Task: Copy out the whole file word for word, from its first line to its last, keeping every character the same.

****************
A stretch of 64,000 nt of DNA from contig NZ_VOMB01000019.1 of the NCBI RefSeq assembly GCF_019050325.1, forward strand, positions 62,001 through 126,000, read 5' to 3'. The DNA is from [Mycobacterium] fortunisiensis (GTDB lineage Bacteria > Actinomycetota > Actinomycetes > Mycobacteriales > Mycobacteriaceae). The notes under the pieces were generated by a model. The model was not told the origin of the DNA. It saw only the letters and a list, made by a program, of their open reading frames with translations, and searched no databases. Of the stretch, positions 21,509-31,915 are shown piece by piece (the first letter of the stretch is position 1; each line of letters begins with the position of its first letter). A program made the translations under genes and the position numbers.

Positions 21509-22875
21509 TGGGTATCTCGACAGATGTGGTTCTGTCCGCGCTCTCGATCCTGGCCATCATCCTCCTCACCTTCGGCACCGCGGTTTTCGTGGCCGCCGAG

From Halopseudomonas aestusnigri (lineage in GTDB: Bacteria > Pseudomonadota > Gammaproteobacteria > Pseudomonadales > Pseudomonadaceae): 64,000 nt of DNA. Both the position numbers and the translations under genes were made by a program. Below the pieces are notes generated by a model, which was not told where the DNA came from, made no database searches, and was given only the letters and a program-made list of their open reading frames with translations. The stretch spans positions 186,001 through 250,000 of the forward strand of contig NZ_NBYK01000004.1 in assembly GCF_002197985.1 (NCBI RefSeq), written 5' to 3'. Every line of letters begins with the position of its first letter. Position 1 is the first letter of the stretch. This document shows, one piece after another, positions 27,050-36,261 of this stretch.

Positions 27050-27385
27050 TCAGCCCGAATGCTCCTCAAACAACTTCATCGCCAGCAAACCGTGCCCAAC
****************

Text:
A stretch of 64,000 nt of DNA from contig NZ_VOMB01000019.1 of the NCBI RefSeq assembly GCF_019050325.1, forward strand, positions 62,001 through 126,000, read 5' to 3'. The DNA is from [Mycobacterium] fortunisiensis (GTDB lineage Bacteria > Actinomycetota > Actinomycetes > Mycobacteriales > Mycobacteriaceae). The notes under the pieces were generated by a model. The model was not told the origin of the DNA. It saw only the letters and a list, made by a program, of their open reading frames with translations, and searched no databases. Of the stretch, positions 21,509-31,915 are shown piece by piece (the first letter of the stretch is position 1; each line of letters begins with the position of its first letter). A program made the translations under genes and the position numbers.

Positions 21509-22875
21509 TGGGTATCTCGACAGATGTGGTTCTGTCCGCGCTCTCGATCCTGGCCATCATCCTCCTCACCTTCGGCACCGCGGTTTTCGTGGCCGCCGAG

From Halopseudomonas aestusnigri (lineage in GTDB: Bacteria > Pseudomonadota > Gammaproteobacteria > Pseudomonadales > Pseudomonadaceae): 64,000 nt of DNA. Both the position numbers and the translations under genes were made by a program. Below the pieces are notes generated by a model, which was not told where the DNA came from, made no database searches, and was given only the letters and a program-made list of their open reading frames with translations. The stretch spans positions 186,001 through 250,000 of the forward strand of contig NZ_NBYK01000004.1 in assembly GCF_002197985.1 (NCBI RefSeq), written 5' to 3'. Every line of letters begins with the position of its first letter. Position 1 is the first letter of the stretch. This document shows, one piece after another, positions 27,050-36,261 of this stretch.

Positions 27050-27385
27050 TCAGCCCGAATGCTCCTCAAACAACTTCATCGCCAGCAAACCGTGCCCAAC